The long-serving first librarian at the London Library in St James’s Square kept a commonplace book of ‘anecdotes and personal experiences’ from which the Library is posting excerpts on its blogsite.
Robert Harrison’s anecdotes from 1859 include this pretty accurate pen-portrait of George Eliot:
Miss Evans, the author of Adam Bede, etc., etc., translator of Strauss’s Life of Jesus, possesses, says Dr. Chapman (of West[minster] Review), one of the most massive intellects of our time. Combe, the physiologist and phrenologist told him (Chapman) that he had never seen a woman’s head indicative of so much power, and very few men’s heads. She is an agreeable conversationalist, full of knowledge - but her external graces are small and few, coiffure and toilette generally being of the negligent sort. She was bred a Wesleyan and “turned out of her father’s house on account of her religious opinions or negations, which being of the most advanced school of freethinking make one wonder at the sketch of 'Dinah'.”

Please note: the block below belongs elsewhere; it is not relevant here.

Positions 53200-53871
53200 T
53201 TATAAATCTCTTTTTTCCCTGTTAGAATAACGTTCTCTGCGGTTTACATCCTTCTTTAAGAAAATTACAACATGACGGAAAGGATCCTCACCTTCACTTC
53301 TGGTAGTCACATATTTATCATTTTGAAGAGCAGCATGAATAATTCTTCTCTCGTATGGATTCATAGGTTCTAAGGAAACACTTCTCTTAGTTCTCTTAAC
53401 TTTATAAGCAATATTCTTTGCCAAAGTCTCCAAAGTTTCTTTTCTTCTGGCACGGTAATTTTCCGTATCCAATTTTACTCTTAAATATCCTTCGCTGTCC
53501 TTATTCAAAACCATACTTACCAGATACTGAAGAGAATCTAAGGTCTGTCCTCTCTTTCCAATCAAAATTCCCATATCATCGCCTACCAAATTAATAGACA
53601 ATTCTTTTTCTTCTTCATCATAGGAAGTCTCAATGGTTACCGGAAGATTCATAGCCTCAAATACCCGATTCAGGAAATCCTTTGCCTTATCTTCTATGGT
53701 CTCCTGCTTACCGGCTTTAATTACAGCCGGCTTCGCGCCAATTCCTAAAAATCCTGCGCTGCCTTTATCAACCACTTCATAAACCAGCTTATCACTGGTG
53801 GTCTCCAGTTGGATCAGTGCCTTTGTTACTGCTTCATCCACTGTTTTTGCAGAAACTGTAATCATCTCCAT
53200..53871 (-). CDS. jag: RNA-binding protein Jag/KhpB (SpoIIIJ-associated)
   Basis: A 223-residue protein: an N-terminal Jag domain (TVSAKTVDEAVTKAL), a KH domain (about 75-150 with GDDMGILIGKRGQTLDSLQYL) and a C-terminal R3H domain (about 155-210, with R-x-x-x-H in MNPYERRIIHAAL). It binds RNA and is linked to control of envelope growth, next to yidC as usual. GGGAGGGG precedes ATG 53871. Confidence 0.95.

Then in 1873 there’s an account of Tennyson going to a magic show:
Dec 4/73 One day last week Tennyson, the laureate went with W. Allingham [the poet], to see Dr Lynn the conjurer at the Egyptian Hall, Piccadilly. They are both very self-conscious men but dred to show it, thro’ imagining the world’s eye to be always on them. The Laureate especially is morbidly sensitive about strangers noticing him in any way or drawing attention to him. Conjurers however know no distinctions, and Lynn, who probably did not know his visitor by sight, walked up to him and asking what he had in his beard, seemed to pull out an egg therefrom, then another from his ear - the poet’s ear! – and to the amazed attention of the whole audience and the author of the “Idylls”. Fancy his horror and disgust!